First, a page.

The Church of St. Martin-in-the-Fields is an Episcopal parish in the Diocese of Pennsylvania that is centered on the worship of God, the ministry of all baptized persons, and the call to be agents of Christ’s love in the world.
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Church of St. Martin-in-the-Fields
8000 St. Martin’s Lane
Philadelphia, PA 19118
215.247.7466

The Rev. W. Jarrett Kerbel

St. Martin's Cloak

The Cloak is a collection of audio vignettes—stories that reveal parishioners’ faith journeys. Share your thoughts by sending us an e-mail.

It makes me imagine that I’m feeling what the medieval craftsmen felt building the cathedrals.

Jack Dundon

Jack Dundon feels God’s presence in the ordinariness of his daily life, especially when he’s working with his hands.

God didn’t give me the gift of words. So when I say a prayer it doesn’t seem to do for me what happens when I work with my hands. He did give me the gift of being able to work with my hands or even the visual skills that often go with that. So, for instance, when I’m an architect, a potter, a gardener, a cook, a carpenter or a mason, I feel it. And I have been drawing for as long as I can remember. Whenever I do any of those things, I feel like I’m doing what God made me to do. And that’s a very comfortable feeling. It makes me feel very close to him.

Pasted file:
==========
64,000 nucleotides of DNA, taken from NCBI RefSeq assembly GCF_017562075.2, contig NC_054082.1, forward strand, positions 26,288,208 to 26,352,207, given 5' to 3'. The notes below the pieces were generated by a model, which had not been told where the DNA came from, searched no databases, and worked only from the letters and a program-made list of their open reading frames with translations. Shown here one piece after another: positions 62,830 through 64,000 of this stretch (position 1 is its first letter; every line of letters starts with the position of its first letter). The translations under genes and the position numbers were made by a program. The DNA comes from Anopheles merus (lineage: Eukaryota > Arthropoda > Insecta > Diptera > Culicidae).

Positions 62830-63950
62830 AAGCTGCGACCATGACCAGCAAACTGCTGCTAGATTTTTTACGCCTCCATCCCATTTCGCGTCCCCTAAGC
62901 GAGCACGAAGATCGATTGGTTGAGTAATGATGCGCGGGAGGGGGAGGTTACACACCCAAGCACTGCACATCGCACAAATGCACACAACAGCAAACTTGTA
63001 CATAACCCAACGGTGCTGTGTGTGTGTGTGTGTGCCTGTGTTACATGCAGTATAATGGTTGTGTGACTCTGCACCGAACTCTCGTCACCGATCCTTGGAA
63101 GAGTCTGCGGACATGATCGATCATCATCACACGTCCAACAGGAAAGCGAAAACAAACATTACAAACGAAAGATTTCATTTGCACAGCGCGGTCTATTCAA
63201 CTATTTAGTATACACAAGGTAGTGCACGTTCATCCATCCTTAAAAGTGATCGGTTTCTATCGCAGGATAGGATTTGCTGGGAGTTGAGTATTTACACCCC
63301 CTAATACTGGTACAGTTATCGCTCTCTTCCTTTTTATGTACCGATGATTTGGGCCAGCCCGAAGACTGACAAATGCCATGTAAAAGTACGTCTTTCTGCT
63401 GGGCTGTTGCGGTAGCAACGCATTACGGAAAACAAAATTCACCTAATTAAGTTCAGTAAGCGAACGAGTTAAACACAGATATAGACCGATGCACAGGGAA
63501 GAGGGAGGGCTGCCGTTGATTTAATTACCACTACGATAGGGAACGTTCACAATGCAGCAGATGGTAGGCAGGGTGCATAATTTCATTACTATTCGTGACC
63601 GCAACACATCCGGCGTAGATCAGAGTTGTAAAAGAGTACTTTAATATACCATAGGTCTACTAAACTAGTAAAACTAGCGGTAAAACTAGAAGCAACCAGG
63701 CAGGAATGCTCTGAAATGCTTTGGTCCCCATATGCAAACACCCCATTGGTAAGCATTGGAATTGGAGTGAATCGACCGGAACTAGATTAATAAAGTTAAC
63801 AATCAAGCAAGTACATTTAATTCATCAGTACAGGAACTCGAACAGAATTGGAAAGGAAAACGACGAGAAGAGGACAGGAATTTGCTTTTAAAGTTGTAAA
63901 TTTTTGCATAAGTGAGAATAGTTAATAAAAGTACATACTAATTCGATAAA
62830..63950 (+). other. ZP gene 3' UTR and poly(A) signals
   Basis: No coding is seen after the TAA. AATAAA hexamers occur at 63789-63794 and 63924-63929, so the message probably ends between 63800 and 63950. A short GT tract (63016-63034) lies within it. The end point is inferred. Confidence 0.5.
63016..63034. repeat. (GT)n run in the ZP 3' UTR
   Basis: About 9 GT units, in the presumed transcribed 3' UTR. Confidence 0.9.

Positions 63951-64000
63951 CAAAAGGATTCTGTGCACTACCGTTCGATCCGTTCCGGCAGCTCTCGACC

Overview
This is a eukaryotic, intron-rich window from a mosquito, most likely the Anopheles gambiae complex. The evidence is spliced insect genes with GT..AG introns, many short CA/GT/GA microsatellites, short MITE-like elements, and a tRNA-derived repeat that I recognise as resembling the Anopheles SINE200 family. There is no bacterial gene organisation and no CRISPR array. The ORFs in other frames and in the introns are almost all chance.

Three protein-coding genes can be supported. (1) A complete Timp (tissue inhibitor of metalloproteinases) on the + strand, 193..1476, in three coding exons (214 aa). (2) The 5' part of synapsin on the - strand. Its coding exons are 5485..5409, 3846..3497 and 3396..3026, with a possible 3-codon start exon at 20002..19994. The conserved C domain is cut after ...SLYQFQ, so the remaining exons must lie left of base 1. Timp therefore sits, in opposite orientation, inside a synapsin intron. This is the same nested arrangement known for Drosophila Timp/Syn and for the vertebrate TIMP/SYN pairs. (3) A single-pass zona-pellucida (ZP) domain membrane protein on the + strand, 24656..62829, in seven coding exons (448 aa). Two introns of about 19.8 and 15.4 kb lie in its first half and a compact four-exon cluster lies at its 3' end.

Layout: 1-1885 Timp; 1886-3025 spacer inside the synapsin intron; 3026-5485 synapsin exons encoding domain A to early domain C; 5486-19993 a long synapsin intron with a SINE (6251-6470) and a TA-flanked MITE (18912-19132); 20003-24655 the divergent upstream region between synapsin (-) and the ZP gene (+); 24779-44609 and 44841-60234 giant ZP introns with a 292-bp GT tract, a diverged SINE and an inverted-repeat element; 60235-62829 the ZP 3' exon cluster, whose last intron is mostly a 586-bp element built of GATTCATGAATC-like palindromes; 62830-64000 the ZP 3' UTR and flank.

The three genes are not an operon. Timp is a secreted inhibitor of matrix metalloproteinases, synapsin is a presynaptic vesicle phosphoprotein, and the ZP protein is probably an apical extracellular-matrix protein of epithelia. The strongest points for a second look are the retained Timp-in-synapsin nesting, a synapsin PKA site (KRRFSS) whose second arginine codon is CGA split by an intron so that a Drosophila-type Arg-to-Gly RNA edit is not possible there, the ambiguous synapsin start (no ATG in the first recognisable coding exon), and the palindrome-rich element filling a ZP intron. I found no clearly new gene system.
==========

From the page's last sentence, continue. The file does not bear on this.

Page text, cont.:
This is not something that I probably felt for the first 50 years of my life. I was so busy growing up, providing for my family, which I did as an architect and a teacher, on a very demanding schedule, that there was little time to be a cook or a gardener or a mason or a potter until I had time for such things.

I remember feeling it for the first time, although it may have happened before, when I was standing up on a ladder constructing a new, installing new roof joists on our deck on our back porch. And driving screws into the joists I thought – this is strange; I feel like I’m praying. To be doing something as mundane as that and to feel like you’re praying really caught me off guard.

It doesn’t seem to matter what the context is. There are the obvious things, such as the work I do at the church. You could say – oh, that’s God’s work. But I feel it working in the garden. In some ways it makes me imagine that I’m feeling what the medieval craftsmen felt building the cathedrals. They were working anonymously but they were doing what God made them to do. And it was an offering. I’m sure that they felt very close to God.

And isn’t that, after all, what you hope prayer is?